Giveaway & Guest post on bullying from Michelle K. Pickett.

Bullying Prevention Begins at Home

A guest post and giveaway from Michelle K. Pickett.


So, it’s National Bullying Prevention month, and I’m so proud to write for a publishing house that supports this cause. When Clean Teen asked the authors if we wanted to write a blog post about bullying, I knew immediately that I did. What I didn’t know was what direction I wanted to take. I wrote last year about getting bullied when I was in school, and a little about my son, who is facing bullying now. I wanted to talk about something new this year, but it took me a while to figure out what I needed to say. And then I saw this…


The image, or rather what it said, gave me pause. As a parent, it’s easy for me to talk about how horrible bullying is. I can lament about my struggle. I can rage about my son’s struggle, because seeing him bullied is worse than being bullied myself. It just works that way with parents, I think.
But I get a weird quiver in my chest when I think of what I’m actually doing to stop bullying. Yes, I speak against it. I blog, I participate in prevention month activities, I tell my story, but what am I Doing? Not much, actually.
What I realized, and this is a hard truth for us all, is that bullying begins at home. It’s learned, for the most part. Or, at the very least, it isn’t discouraged—until it happens to us. It’s only after the bullying begins that most of us speak out. And I’m pointing the finger at myself when I say that.
So what’s the answer? What should I be doing? Well, I don’t know. And that’s probably what causes that quiver I mentioned. I know I should do something, but I’m not sure exactly what to do. But I have some thoughts…
Love my kids. Unconditionally, unequivocally, and more than myself.
Teach my kids to love. How? See point one. People who are loved have a better understanding of how to give it.
Realize that spoiling my children with love is not the same as spoiling them with things.
Give them my time. In today’s fast paced society, this is sometimes a struggle. But, from this point forward, I vow to do better. I will have game night with my children. I will have craft weekends…something we used to do, and enjoyed, but somehow let it fall through the cracks. I will gather my family together to eat at the dinner table so I can listen to their day.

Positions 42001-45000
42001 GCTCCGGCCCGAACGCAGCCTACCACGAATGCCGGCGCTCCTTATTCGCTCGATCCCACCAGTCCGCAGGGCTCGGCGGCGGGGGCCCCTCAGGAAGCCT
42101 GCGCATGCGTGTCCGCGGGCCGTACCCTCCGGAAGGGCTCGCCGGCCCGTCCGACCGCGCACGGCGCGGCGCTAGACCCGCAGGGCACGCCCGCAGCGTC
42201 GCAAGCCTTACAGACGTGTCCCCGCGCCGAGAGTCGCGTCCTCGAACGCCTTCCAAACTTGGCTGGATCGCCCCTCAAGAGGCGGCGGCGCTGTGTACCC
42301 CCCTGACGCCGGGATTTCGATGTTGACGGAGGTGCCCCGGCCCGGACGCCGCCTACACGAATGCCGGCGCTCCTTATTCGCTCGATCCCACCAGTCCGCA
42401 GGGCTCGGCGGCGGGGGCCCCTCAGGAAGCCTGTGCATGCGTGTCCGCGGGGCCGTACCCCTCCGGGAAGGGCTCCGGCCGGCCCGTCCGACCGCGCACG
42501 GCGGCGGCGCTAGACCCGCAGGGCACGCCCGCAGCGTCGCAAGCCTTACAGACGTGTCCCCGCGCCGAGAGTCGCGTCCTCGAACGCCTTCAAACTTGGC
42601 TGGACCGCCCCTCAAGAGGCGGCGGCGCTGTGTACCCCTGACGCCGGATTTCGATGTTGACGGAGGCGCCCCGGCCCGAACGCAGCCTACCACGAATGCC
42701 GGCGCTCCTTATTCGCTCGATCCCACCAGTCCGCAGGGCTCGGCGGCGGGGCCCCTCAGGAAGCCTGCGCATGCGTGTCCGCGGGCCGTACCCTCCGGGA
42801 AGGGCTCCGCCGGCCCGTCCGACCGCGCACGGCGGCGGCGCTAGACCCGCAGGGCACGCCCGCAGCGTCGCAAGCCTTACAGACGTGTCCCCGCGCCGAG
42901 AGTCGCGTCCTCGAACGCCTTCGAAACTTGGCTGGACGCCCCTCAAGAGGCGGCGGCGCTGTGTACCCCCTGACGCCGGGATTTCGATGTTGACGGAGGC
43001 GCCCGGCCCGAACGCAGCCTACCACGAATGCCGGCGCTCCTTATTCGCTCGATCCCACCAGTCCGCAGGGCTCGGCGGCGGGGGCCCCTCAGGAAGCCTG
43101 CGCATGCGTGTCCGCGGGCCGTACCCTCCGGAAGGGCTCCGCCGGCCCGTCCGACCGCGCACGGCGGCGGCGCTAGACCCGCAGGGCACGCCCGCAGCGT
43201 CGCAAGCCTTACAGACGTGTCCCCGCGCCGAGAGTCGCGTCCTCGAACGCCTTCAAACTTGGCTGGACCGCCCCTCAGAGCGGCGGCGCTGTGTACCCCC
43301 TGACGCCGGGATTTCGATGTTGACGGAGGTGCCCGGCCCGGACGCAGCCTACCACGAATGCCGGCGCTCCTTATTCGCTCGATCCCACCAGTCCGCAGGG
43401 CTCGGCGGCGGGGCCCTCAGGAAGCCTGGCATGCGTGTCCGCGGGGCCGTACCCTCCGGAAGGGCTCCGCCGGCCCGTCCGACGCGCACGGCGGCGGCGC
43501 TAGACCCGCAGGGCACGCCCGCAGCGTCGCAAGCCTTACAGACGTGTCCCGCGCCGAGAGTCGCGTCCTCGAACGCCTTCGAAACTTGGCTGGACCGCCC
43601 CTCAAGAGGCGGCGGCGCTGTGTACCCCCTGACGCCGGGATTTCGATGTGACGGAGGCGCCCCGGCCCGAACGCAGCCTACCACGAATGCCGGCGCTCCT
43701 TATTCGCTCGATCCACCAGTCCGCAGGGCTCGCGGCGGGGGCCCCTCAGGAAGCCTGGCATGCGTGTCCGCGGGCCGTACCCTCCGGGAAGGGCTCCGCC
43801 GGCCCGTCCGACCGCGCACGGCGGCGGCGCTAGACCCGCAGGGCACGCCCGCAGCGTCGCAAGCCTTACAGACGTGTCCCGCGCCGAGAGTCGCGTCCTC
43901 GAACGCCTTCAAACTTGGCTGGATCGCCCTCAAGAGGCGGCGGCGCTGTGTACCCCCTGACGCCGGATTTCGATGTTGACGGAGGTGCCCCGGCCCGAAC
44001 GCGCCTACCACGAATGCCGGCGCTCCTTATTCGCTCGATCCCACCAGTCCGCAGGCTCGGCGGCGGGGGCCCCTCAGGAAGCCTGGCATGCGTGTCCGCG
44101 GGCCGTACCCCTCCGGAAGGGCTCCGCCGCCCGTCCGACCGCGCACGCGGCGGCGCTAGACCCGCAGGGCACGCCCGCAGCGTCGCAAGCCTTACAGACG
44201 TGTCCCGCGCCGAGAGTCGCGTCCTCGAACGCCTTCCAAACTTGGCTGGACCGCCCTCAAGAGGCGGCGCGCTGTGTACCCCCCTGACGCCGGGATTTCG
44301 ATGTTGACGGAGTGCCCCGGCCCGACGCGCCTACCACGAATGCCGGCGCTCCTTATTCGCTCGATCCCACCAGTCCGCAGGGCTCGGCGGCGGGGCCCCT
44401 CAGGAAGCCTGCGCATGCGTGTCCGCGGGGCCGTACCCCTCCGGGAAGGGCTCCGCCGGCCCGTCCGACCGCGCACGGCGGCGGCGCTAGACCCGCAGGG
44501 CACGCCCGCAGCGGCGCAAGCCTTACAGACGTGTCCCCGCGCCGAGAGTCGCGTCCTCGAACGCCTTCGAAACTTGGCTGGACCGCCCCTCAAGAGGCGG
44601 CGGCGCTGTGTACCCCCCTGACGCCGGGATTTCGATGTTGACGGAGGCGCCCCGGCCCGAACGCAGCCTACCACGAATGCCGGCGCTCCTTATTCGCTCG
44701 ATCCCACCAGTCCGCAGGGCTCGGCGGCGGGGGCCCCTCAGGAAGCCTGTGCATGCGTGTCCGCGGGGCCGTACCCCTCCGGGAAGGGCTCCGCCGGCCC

Be polite. Something I’m proud of is hearing my children say please and thank you to each other. They do when speaking to me and my husband, Larry, too. But I especially love hearing them say it to each other when they don’t know I’m listening. But my kids being polite isn’t all that needs to happen, they need to witness me doing the same. To my husband, to them, the cashier at the grocery store, and the many others I might come in contact with throughout my day.
Teach my children to be humble. In our society humility is sometimes viewed as a weakness. Teaching our children what humility is, showing them what it looks like, will hopefully show them how strong a humble person really is.
Teach my children that others, no matter what their social station in life, are important, have worth, and should be loved. How will I do this? By participating in serving meals to the homeless, food drives, working in the clothes closet, a place that offers free clothing to the underprivileged. We do this already, but there is always room for more.
Of course there are other things I can, and will try, to do. The list could go on for pages. But these handful of actions serve as my jumping off point. But I have one additional item. An important one, so I wanted to list it separately. Respect. Children should show respect to their elders, yes. But if we don’t respect our children, how will they learn what it looks like? If they don’t know what it is, they can’t offer it to another. This is not to say my children will be allowed to run around and do whatever they want and I’ll respect that. Nope. We have rules, and making sure children follow and live within those rules is important. But I can also use them to teach respect. One way is answering their questions in meaningful ways, not using: because I said so. Which, I’m guilty of. With four kids, each asking me “why” a hundred times a day, the two standbys are so easy to fall back on: “Because I said so” or the other I’ve caught myself using “Because I’m the mom, that’s why.”
You might be asking why I haven’t mentioned teaching them about bullying and emphasizing that they shouldn’t do it, or talking to them about those bullying them. Well, first, it really goes without saying that I try to do that already. But, second, my thought is, if I show them love, humility, respect, and so forth, I AM teaching them about bullying. I’m teaching them how to love and respect others, and in doing so, they understand how NOT to treat others.
At least that’s my hope. Am I right? Pssh, I don’t know. But I think admitting that bullying begins at home is an important first step for all parents.

October is also Domestic Violence Awareness month.

I think the two—bullying and domestic violence—go hand in hand, so it’s fitting. For those who haven’t read my book—UNSPEAKABLE— the main character deals with domestic violence.




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